Tranexamic acid for intracerebral haemorrhage within 2 hours of onset: protocol of a phase II randomised placebo-controlled double-blind multicentre trial


Haematoma growth is common early after intracerebral haemorrhage (ICH), and is a key determinant of outcome. Tranexamic acid, a widely available antifibrinolytic agent with an excellent safety profile, may reduce haematoma growth.

Methods and design

Stopping intracerebral haemorrhage with tranexamic acid for hyperacute onset presentation including mobile stroke units (STOP-MSU) is a phase II double-blind, randomised, placebo-controlled, multicentre, international investigator-led clinical trial, conducted within the estimand statistical framework.


In patients with spontaneous ICH, treatment with tranexamic acid within 2 hours of onset will reduce haematoma expansion compared with placebo.

Sample size estimates

A sample size of 180 patients (90 in each arm) would be required to detect an absolute difference in the primary outcome of 20% (placebo 39% vs treatment 19%) under a two-tailed significance level of 0.05. An adaptive sample size re-estimation based on the outcomes of 144 patients will allow a possible increase to a prespecified maximum of 326 patients.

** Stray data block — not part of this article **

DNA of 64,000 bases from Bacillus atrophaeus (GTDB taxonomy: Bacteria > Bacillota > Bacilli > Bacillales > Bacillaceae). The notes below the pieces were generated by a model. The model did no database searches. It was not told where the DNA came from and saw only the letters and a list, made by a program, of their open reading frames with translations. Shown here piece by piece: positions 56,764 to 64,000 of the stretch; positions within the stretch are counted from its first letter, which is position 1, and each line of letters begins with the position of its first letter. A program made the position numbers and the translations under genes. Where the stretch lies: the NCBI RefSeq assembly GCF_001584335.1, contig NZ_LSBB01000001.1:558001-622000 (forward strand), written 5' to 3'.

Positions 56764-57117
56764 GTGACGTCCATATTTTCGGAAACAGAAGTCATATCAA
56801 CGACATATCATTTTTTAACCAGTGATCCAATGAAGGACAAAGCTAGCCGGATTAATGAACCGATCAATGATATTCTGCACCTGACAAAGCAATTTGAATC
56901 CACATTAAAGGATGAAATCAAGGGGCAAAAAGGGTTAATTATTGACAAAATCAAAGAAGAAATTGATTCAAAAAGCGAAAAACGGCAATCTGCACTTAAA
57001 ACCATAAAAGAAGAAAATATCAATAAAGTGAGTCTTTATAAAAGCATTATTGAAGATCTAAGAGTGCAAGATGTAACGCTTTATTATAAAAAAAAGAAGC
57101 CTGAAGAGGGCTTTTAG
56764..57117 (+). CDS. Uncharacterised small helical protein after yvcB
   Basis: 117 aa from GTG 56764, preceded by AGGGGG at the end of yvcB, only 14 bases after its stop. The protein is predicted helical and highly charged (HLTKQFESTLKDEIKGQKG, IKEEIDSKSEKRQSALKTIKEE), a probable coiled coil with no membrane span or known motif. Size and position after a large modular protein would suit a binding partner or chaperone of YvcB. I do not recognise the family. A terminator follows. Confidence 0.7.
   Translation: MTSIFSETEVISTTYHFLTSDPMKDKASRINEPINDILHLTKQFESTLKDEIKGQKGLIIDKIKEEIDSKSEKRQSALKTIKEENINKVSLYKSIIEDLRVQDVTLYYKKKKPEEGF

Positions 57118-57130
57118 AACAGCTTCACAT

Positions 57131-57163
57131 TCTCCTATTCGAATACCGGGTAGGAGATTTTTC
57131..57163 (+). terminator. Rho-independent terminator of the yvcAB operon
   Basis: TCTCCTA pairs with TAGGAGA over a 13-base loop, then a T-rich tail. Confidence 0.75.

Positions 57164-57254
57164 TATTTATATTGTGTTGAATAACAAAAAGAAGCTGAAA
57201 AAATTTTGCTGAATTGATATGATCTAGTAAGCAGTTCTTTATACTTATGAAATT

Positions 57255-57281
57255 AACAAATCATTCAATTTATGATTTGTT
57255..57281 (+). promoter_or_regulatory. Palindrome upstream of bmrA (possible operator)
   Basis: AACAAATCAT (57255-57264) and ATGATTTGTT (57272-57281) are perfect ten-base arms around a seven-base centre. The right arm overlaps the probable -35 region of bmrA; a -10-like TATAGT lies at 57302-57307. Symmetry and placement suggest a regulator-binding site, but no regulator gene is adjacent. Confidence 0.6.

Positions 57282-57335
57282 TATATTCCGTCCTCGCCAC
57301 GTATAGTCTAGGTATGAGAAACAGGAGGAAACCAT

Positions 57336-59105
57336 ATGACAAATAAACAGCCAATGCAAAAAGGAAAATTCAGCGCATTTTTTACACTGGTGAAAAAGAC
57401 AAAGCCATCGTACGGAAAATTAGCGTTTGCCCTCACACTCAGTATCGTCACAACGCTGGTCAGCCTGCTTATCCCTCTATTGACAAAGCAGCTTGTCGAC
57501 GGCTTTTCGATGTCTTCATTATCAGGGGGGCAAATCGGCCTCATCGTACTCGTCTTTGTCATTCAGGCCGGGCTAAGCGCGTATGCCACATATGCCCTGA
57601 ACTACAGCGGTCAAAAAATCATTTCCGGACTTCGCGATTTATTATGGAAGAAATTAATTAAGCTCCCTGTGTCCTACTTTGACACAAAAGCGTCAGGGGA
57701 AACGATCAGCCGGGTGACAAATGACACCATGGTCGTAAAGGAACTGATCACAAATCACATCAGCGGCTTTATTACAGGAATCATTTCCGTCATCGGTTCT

Participants will receive 1 g intravenous tranexamic acid over 10 min, followed by 1 g intravenous tranexamic acid over 8 hours; or matching placebo.

Primary efficacy measure

The primary efficacy measure is the proportion of patients with haematoma growth by 24±6 hours, defined as either ≥33% relative increase or ≥6 mL absolute increase in haematoma volume between baseline and follow-up CT scan.


We describe the rationale and protocol of STOP-MSU, a phase II trial of tranexamic acid in patients with ICH within 2 hours from onset, based in participating mobile stroke units and emergency departments.

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